17:33 / 09.06.2023.

Author: Domagoj Ferenčić

Maritime medical service speed-boat delivered to Zadar County

Ambulance boat in Zadar

Ambulance boat in Zadar

Foto: Sime Zelic / PIXSELL

Following the delivery of the first high-speed ambulance-boat for maritime medical service in Dubrovnik, the second of the six high-speed boats was anchored in Zadar’s Gaženica Port on Friday. The ambulance-boat project is valued at 10.1 million euros, and is being co-financed from European grants and the state budget.

Speaking at today’s presentation Health Minister Vili Beroš pointed out that the construction of unsinkable boats, along with medical teams and crew, is a significant step towards achieving higher quality and more accessible emergency maritime medical services. Beroš also praised the synergy of the government and the local authorities, as well as the multidisciplinary approach and interdepartmental cooperation of the Health Ministry, the Maritime Affairs, Transport and Infrastructure Ministry, the Croatian Institute for Emergency Medicine, coastal county institutes for emergency medicine and the port authorities: "We can be proud of our achievements so far because we have shown that the Government is making new strides in improving the health and quality of life of both citizens and visitors to Croatia."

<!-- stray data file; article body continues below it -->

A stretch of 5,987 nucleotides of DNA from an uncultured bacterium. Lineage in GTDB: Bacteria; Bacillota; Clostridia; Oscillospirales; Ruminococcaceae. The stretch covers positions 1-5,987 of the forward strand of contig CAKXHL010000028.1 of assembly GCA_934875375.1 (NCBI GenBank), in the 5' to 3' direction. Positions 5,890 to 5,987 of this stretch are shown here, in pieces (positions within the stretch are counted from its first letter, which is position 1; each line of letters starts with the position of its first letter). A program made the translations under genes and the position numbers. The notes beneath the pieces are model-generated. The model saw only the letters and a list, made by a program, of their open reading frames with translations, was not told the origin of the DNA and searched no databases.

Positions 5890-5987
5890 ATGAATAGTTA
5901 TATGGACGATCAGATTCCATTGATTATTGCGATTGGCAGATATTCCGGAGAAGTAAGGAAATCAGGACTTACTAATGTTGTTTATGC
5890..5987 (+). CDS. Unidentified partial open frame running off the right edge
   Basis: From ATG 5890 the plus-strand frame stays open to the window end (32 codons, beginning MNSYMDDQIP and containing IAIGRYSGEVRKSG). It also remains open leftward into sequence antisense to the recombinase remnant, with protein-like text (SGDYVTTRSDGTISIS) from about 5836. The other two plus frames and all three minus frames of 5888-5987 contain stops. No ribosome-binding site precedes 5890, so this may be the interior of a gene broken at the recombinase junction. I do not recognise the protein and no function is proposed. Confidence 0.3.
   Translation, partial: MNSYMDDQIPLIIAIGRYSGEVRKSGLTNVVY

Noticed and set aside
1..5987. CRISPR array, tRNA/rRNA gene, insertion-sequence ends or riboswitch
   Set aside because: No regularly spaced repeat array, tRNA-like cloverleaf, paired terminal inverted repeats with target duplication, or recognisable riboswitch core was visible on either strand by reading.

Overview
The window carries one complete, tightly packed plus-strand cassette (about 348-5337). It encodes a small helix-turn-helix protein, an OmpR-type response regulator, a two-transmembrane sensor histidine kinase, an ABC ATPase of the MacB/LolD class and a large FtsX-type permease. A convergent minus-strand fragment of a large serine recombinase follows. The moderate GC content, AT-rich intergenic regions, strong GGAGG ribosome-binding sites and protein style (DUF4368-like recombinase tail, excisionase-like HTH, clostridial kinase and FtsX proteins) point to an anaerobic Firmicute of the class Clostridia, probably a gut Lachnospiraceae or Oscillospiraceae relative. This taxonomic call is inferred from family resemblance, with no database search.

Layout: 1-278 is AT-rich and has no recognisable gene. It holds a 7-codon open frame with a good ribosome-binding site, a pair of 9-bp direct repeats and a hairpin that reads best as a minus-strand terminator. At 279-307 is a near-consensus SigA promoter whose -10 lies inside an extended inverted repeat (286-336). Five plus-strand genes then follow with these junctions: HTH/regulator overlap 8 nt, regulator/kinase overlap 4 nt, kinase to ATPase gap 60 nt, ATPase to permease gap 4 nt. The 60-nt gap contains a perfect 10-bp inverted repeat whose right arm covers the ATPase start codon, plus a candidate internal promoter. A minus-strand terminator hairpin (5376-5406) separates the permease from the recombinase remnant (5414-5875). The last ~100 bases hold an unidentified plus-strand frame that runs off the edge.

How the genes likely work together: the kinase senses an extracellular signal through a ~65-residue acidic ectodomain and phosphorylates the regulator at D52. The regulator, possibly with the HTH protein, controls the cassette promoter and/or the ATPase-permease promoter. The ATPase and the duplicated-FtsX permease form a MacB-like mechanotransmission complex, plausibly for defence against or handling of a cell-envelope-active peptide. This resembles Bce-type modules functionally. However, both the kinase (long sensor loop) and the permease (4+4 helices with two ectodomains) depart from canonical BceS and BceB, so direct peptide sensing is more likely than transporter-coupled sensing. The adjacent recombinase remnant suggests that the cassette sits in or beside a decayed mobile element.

The ambulance-boat project is part of a broader reform of the healthcare system that also includes the establishment of a comprehensive maritime medical service which, in addition to Dubrovnik and Zadar, will have moorings in Mali Lošinj, Rab, Supetar and Šibenik.

Minister Beroš also noted the boats’ remarkable speed of up to 75 kilometers per hour, as well as manufacturing characteristics that make it effectively unsinkable: “It sounds fascinating, even impossible, but this has been confirmed by the advanced characteristics and repeated tests, behind which stand Croatian ingenuity and the innovative team from the Iskra Shipyard. For this reason this unique Croatian product has stimulated the interest of other EU countries.”

“With fast boats, we make it possible to treat patients within the so-called ‘golden hour,’ increasing the chances of survival by 30 to 50 percent, even in the worst weather conditions,” added Maja Grba Bujević, the director of the Croatian Institute for Emergency Medicine.

Finally, Minister Beroš announced that a tender for the emergency helicopter service has been issued and that a public procurement contract should be signed by the end of August, which would complete the range of services that would be offered to strengthen emergency health care.

Source: HRT

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